Randal Martin began to discover his talents early. "My parents tell me I have been drawing since I was old enough to hold a pencil. With the reams of old papers, art pads and illustrations they still keep, I guess it must be true," he says. "In the two dimensional realm, I enjoy all mediums: graphite, watercolor, oil, and acrylic. As an outdoor enthusiast and nature lover, I enjoy wildlife art, landscapes, and capturing both the pride and sorrow of the Native American Indian."
His first foray into the three-dimensional realm was carving Meerschaum pipes. He later began working with clay, creating a series of Native American bronze busts. But after carving his first bird from wood, he knew he had found his real passion. "I typically have four or five carvings going at once, and as they come to life, I can't wait to begin another," says Martin. "There has been more demand for wildfowl woodcarvings than any other form of my art. While I enjoy the reactions of those who purchase my work, I would keep on carving, whether I had buyers or not."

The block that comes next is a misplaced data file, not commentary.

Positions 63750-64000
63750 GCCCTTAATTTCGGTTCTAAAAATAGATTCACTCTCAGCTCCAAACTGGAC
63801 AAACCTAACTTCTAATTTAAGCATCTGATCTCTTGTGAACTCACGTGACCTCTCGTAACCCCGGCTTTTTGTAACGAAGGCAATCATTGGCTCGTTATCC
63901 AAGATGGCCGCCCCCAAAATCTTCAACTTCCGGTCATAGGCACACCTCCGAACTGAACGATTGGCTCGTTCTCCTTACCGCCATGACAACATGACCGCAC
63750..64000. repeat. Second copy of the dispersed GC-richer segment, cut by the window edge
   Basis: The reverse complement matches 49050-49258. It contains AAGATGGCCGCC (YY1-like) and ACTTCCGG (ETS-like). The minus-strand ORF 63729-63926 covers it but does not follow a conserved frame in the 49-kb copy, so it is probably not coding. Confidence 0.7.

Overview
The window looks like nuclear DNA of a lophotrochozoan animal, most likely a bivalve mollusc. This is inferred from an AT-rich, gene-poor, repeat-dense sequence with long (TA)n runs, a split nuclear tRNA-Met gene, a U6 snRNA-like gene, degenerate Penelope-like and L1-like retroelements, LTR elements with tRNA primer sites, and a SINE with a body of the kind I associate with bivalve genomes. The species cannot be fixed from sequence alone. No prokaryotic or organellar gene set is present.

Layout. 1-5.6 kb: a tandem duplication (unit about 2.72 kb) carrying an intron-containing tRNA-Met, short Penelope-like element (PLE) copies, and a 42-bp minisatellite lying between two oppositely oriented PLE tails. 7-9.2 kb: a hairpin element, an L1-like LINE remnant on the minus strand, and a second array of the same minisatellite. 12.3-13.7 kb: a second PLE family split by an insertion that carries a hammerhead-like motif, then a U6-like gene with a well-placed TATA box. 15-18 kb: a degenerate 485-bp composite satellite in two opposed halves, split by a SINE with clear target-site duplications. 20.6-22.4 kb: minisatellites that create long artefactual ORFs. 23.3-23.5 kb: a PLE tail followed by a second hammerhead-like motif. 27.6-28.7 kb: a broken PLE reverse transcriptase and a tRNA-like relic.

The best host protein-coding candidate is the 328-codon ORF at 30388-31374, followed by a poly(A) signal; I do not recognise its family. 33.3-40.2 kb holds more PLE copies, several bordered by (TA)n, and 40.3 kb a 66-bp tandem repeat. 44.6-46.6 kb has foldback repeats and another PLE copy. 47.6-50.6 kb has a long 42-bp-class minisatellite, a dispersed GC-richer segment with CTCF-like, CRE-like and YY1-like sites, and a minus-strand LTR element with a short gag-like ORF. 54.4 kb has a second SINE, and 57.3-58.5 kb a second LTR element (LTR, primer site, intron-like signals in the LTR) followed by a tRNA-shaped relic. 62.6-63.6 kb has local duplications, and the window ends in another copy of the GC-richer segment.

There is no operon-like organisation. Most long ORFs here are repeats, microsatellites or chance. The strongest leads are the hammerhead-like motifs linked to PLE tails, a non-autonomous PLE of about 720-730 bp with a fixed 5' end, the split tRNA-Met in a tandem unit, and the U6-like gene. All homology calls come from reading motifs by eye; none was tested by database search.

There has been no shortage of interest in his work as indicated by the many awards and commissions he has received. The first songbird he ever carved won Best of Show and First Place at the Tennessee Valley Fair in Knoxville in 2001 and he won the Silver Brush Award at the Tullahoma Fine Arts Festival in 2002. In fact, he has received ribbons and awards for every carving he has ever entered in a competition in the years since he focused on wood as his primary artistic medium. Martin feels that his greatest honor to date was being selected to carve a bluebird ornament for the nation's White House Christmas tree for an 'All Creatures Great and Small' seasonal theme. He and his wife were invited to attend the unveiling at the White House. Upon learning Martin has only been carving for seven years, many master carvers who have judged the Ward World Championship carving show have been astounded, and commented that his work shows craftsmanship indicative of someone carving for several decades.
Martin's talent has even been recognized internationally with commissions from around the globe. An intricate hummingbird carving was purchased in 2006 and presented to the vice-president of Nippon Telephone and Telegraph Company (NTT), the single largest corporation in Japan.